How A Cannabis Bill Stopped Being About Weed and More

In the days of the Armada, a fleet of warships, the scuttlebutt was the rumor or gossip that would spread throughout the ship. Today, Armada Law Corp presents The Scuttlebutt, a daily summery of news articles that people within the cannabis, hemp and plant medicine industries are chatting about along with links to the full articles.

In today’s news:

The Evolving Cannabis Industry in New York: Final Regulations and the True Party of Interest Rule

#cannabisregulation – “On September 12, the New York Cannabis Control Board (CCB) approved final regulations governing the adult-use cannabis industry in New York,[1] marking a long-awaited moment for industry participants and state regulators alike. The CCB’s approval signifies a significant step forward for the state’s cannabis market. The regulations are designed to govern all aspects of the industry, from cultivation and processing to distribution, retail, on-site consumption, and delivery services. Among these regulations, one rule stands out for its complexity and potential impact on industry participants: the definition of a “true party of interest.”

To fully understand the implications, one must appreciate the state’s decision to split the industry into two overarching tiers: cultivation and retail. Generally, individuals are prohibited from participating in both cultivation and retail business activities in New York….”

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How a cannabis bill stopped being about weed

#cannabispolitics – “Republicans were on the cusp of helping Democrats pass a landmark cannabis bill. Now a GOP feud over guns, oil and cryptocurrency may blow it all up.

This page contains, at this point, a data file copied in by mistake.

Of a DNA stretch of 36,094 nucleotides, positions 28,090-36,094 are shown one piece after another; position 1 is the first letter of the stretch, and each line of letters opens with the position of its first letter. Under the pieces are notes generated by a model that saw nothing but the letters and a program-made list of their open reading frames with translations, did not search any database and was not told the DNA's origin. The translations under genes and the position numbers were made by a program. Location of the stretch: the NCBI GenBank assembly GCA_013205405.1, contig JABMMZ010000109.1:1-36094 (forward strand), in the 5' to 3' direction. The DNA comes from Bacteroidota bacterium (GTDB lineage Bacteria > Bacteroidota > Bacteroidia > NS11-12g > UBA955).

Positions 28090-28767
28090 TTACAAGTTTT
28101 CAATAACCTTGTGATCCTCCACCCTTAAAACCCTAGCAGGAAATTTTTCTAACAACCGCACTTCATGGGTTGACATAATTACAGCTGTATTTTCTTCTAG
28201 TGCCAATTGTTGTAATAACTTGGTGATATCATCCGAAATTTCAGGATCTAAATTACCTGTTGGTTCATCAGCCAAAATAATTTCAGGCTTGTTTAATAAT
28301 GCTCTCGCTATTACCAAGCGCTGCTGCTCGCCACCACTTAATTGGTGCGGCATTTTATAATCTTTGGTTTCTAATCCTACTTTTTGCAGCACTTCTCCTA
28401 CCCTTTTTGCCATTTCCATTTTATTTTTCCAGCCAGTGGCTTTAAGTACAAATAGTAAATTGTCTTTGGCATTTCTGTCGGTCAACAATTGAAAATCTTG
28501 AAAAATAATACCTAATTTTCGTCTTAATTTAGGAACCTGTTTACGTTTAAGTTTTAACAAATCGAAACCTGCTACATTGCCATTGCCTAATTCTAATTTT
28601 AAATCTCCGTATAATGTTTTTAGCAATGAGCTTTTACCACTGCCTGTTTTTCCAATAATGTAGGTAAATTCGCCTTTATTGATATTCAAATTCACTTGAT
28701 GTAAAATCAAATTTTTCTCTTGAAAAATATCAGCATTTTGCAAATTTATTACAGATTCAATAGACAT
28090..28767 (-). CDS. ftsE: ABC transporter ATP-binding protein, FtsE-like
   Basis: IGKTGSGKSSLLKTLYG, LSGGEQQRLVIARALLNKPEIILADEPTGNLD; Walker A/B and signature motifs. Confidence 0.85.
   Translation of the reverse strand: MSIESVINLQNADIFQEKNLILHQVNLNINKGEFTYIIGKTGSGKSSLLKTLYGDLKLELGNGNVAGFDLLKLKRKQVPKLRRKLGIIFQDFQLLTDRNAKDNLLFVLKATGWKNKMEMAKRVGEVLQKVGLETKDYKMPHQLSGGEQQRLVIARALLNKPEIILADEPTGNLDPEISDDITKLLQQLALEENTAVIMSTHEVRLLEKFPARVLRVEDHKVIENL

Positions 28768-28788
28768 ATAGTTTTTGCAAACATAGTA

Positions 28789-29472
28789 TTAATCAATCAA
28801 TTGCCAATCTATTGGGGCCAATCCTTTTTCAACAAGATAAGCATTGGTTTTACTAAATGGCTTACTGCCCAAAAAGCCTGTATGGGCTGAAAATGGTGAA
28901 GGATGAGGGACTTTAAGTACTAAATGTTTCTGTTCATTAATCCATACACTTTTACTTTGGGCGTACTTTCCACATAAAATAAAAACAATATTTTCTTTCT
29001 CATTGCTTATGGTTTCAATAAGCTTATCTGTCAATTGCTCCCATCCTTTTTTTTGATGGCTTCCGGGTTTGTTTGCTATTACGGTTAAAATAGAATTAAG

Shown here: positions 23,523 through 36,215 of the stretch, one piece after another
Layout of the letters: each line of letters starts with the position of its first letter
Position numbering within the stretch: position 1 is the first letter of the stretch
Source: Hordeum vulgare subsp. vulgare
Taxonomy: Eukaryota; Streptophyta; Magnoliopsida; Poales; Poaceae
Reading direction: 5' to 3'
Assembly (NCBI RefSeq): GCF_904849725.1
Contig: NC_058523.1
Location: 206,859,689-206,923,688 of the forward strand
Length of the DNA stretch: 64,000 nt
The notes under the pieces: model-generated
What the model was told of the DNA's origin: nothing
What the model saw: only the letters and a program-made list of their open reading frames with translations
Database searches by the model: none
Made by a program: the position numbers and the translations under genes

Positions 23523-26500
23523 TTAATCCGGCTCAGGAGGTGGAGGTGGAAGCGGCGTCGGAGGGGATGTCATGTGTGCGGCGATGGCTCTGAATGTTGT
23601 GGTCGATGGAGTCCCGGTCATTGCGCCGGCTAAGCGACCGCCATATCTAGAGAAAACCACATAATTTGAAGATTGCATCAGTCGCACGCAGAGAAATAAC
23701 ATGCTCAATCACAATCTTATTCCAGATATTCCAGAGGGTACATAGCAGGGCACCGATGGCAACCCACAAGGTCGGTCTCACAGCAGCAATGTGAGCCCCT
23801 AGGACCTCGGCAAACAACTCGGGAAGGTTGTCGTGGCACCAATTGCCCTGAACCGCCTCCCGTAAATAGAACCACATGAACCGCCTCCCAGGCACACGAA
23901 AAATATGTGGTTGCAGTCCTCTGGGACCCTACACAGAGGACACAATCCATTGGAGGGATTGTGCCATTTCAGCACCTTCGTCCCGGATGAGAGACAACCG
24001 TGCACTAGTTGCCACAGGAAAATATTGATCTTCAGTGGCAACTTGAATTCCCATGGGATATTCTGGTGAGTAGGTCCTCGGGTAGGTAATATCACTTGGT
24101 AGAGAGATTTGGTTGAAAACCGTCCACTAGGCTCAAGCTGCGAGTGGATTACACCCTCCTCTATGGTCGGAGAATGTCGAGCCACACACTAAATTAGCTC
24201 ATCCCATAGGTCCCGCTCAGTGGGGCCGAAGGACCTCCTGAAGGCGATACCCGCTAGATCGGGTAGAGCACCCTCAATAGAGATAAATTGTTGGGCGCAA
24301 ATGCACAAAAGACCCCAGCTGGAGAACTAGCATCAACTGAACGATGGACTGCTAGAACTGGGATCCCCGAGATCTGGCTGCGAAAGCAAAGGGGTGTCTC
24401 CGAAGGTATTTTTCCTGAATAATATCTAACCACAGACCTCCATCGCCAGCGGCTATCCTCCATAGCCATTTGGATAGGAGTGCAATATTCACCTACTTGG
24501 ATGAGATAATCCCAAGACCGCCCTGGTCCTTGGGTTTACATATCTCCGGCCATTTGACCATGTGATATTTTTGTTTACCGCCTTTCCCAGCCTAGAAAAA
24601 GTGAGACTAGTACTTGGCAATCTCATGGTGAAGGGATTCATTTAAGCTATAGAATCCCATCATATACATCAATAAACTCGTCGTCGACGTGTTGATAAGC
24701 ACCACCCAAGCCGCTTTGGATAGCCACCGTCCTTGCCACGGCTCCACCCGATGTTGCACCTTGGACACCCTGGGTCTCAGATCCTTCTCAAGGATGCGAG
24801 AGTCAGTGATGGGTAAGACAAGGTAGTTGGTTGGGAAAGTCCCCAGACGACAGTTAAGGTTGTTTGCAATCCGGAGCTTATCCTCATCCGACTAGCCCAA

The bill at issue — more than a decade in the making — is designed to make it easier for banks to serve the marijuana industry in states where the drug is legal. But Republicans are threatening to sink the measure over what was meant to be a conservative sweetener: a set of protections for businesses like gun sellers and other industries GOP lawmakers say face unfair scrutiny under Democratic….”

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The Cresco And Columbia Care Fallout: How Credit Monitoring Could Have Prevented It

#cannabisacquisition – “Partnerships, collaborations, mergers, and acquisitions can pave the way for growth and innovation in the rapidly evolving landscape of the cannabis industry. However, as the recent Cresco and Columbia Care fallout demonstrated, even the most promising partnerships can crumble if not carefully managed. Without a certain level of transparency, and a way to know what potential misalignments might exist ahead, the two industry giants were forced to cancel their partnership after 16 months of “dating.”

Cresco and Columbia Care were able to do some due diligence on each other, but there was no objective third-party risk estimator. Further, there was no cogent post-transaction integration plan. Neither had a data source accessible that could analyze both businesses and all of their respective subparts to determine overall health and risk profiles….”

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‘We’re Not Trolls,’ Bong Co. That Filed 850 IP Suits Tells Judge

#cannabislawsuit – “A California-based bong maker that has filed hundreds of nearly identical trademark lawsuits against smoke shops and other retailers around the country told a Colorado federal magistrate judge Tuesday that its voluminous litigation efforts are a sincere effort to stamp out trademark infringement that is strangling its business.

U.S. Magistrate Judge N. Reid Neureiter asked bong maker GS Holistic LLC to come into court Tuesday to explain why he shouldn’t stay the more than 40 such trademark cases the company filed in Colorado until the company showed that it had actually reached out to the numerous defendants to try to resolve the dispute in good faith.

“We’re not trolls,” attorney Peter Ticktin of The Ticktin Law Group, representing GS Holistic, told Judge Neureiter in Denver Tuesday. Ticktin told Law360 that the company has filed about 850 of these trademark suits and about 300 of them have settled.